• Jesse Lerner is a filmmaker based in Los Angeles.  His short films Natives (1991, with Scott Sterling), T.S.H. (2004) and Magnavoz (2006) and the feature-length experimental documentaries Frontierland/Fronterilandia (1995, with Rubén Ortiz-Torres), Ruins (1999) The American Egypt (2001), Atomic Sublime (2010) and The Absent Stone (2013, with Sandra Rozental) have won numerous prizes at film festivals in the United States, Latin America and Japan.

  • Otis faculty member Dana Berman Duff will present a program of short 16mm and digital films in her "Catalogue" series.

  • Performing the Grid is an exhibition that brings together an intergenerational group of artists and cultural producers that utilize the grid as a performative strategy to examine, challenge and position philosophical, political, social, domestic, corporeal, and mythical perspectives. Rosalind Kraus famously wrote that the grid “functions to declare the modernity of modern art” in her 1979 essay, Grids.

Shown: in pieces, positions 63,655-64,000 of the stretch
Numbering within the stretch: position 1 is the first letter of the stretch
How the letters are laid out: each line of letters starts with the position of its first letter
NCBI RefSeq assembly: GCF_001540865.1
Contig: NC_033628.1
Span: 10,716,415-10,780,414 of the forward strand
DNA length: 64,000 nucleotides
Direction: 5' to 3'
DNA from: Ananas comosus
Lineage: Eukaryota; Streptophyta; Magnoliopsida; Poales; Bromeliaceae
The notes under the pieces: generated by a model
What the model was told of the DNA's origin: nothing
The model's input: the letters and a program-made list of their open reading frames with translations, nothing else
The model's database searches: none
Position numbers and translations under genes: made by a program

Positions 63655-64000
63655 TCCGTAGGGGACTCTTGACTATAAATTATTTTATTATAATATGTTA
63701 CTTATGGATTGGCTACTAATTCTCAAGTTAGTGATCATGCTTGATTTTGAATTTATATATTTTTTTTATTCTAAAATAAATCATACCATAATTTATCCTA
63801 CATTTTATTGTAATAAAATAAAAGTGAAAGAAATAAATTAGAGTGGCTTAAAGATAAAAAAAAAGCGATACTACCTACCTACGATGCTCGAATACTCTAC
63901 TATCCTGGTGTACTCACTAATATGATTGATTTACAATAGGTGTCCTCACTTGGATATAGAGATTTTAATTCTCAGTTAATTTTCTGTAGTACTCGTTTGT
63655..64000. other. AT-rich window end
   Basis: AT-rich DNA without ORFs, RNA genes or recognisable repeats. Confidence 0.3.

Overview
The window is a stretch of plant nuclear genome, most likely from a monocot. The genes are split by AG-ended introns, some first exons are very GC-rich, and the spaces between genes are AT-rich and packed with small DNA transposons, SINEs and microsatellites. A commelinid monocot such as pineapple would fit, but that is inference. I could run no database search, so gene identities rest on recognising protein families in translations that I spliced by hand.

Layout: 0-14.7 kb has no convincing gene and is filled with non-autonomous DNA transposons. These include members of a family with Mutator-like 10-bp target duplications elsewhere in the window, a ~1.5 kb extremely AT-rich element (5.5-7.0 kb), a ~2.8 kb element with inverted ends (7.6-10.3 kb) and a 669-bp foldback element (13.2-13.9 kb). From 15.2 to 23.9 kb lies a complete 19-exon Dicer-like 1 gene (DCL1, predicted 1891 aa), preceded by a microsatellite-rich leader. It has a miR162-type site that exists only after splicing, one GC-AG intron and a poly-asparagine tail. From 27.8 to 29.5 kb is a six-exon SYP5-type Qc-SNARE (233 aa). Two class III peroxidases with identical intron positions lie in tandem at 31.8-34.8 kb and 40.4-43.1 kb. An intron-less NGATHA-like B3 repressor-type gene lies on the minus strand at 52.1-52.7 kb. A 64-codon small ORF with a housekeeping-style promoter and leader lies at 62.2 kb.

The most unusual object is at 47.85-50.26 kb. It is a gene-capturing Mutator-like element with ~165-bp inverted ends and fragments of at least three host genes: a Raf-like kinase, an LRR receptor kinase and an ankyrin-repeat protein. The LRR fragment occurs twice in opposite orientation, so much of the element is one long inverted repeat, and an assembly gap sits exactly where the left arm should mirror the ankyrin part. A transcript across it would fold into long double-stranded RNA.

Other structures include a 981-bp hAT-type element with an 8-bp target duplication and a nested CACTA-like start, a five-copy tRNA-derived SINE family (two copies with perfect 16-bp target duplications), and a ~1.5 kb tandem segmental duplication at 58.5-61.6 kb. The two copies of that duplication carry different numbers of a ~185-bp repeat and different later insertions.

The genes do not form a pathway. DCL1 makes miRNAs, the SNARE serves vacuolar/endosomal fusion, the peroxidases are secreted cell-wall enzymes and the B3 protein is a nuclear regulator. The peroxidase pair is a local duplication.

Political Artist and Graphic Agitator Emory Douglas to Speak at Otis College of Art and Design


Please contact John Axtell for inquiries and photos 310-665-6857 jaxtell@otis.edu

Former Minister of Culture for the Black Panther Party will discuss visual art and political communication with Graduate Graphic Design students.
Emory Douglas Black Panther Poster
Emory Douglas Lecture, Graphic Design MFA

Los Angeles, CA (PRWEB) July 09, 2013

Artist and activist Emory Douglas will speak to students at Otis College of Art and Design as part of the Graduate Graphic Design program’s Visiting Artist Lecture Series. The lecture will be held Wednesday, July 10 at 12:00 PM in the Ahmanson Forum on the Goldsmith Campus at 9045 Lincoln Blvd, Los, Angeles, CA 90045.